Mixologists have long had a secret behind their bars that most casual drinkers aren’t aware of: small bottles of cocktail bitters. Bitters are intensely aromatic combinations of herbs and spices which give unique flavor profiles to mixed drinks, and they’ve been an important part of cocktail culture since its beginning. In fact, the earliest written definition of a cocktail, from back in 1806, was “a stimulating liquor, composed of spirits … sugar, water, and bitters.” You only add a few drops of bitters to a drink, but Bill York, son of a Santa Fe chef, is betting his business on them.
York is owner and operator of the Bitter End Bitters in Santa Fe, which manufatures a line of uniquely flavored bitters, including Mexican Molé, Thai and the most popular, Memphis BBQ.
Creating unusual and interesting flavors is only one hurdle his business faces; another is educating consumers as to what his product is actually for. While cocktail geeks know that a bar isn’t complete without bitters, common knowledge about them is limited at best. That means Bitter End’s market is confined, for now, to the craft bartenders—mixologists--who invent custom cocktails with fancy names like “Glorieta Gaucho Mary,” the “Barbequed Iguana,” or the “Green Monk.”
Imagine cooking a dinner without spices: no salt, pepper, paprika or parsley. The lack of those subtle flavors will mean your dish tastes flat. Mixologists see cocktails the same way. A Manhattan cocktail, which is whiskey, vermouth and bitters, is bland without the two dashes of bitters the recipe requires. The taste is subtle but essential, just like salt in soup.
“I think people just like to play,” says York. “Every bar can now create something that’s totally unique and having a great arsenal of bitters is essential for that.” The recipe for an Old Fashioned cocktail is always bitters, sugar and whiskey, but varying the bitters can change the flavor considerably. How about a Mumbai curry or a Mexican molé Old Fashioned instead? “We live in an age where people want to put their own unique stamp on things,” York says.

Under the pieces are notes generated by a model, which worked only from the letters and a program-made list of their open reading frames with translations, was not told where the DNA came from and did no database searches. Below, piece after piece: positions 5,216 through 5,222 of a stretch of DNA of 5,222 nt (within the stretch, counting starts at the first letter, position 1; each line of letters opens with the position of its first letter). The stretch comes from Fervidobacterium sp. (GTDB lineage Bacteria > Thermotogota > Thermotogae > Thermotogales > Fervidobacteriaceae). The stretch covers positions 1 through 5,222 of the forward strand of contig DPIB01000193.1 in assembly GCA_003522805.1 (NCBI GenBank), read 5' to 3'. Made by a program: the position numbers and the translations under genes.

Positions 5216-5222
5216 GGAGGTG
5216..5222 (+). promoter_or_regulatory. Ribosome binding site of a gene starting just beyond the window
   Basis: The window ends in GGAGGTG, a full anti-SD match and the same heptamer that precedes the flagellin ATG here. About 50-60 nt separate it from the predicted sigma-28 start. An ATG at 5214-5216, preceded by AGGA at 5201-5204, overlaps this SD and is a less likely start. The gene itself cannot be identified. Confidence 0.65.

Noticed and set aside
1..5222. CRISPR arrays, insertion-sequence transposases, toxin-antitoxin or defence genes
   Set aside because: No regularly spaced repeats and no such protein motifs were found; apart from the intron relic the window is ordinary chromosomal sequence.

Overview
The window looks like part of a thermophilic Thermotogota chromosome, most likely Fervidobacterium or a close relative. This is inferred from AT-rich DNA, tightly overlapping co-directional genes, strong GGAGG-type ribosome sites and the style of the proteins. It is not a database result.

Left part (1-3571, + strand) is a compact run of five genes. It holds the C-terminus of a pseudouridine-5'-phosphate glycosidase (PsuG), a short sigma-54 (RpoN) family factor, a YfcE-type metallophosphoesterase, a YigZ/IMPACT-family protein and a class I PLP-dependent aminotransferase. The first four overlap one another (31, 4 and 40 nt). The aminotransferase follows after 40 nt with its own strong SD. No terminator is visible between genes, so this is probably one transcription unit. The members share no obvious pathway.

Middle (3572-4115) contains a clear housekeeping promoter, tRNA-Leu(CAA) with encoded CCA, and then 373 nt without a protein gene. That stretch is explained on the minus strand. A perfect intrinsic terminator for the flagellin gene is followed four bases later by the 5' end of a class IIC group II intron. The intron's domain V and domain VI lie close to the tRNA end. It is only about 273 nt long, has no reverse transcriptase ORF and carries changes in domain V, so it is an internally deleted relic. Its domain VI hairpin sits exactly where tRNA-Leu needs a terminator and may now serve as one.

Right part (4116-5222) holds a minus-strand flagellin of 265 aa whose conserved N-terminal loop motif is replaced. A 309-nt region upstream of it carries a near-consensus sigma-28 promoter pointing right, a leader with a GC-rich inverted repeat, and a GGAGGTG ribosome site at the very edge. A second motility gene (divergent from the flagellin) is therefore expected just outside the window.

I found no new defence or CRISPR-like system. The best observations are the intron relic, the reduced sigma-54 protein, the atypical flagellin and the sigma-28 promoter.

York says that his product is most popular in big cities with strong craft cocktail cultures, like New York, San Francisco, Portland and Seattle. He’s seen a strong response in the South, too: “People are passionate about food in Georgia, for instance, and so it’s not a surprise that it affects their cocktail preferences.”
York says that there has been an interest in a wider variety of bitters flavors in the craft cocktail scene for the last six or seven years, but that interest has only recently begun to affect liquor store shelves and home bartenders. Bitter End is available internationally as far away as Hong Kong, and York is continuing to market his business in the hopes of making bitters more commonplace worldwide: “I really enjoy the synergy of being both in New Mexico and a part of the new craft cocktail culture, and it’s easy work because I love it so much.”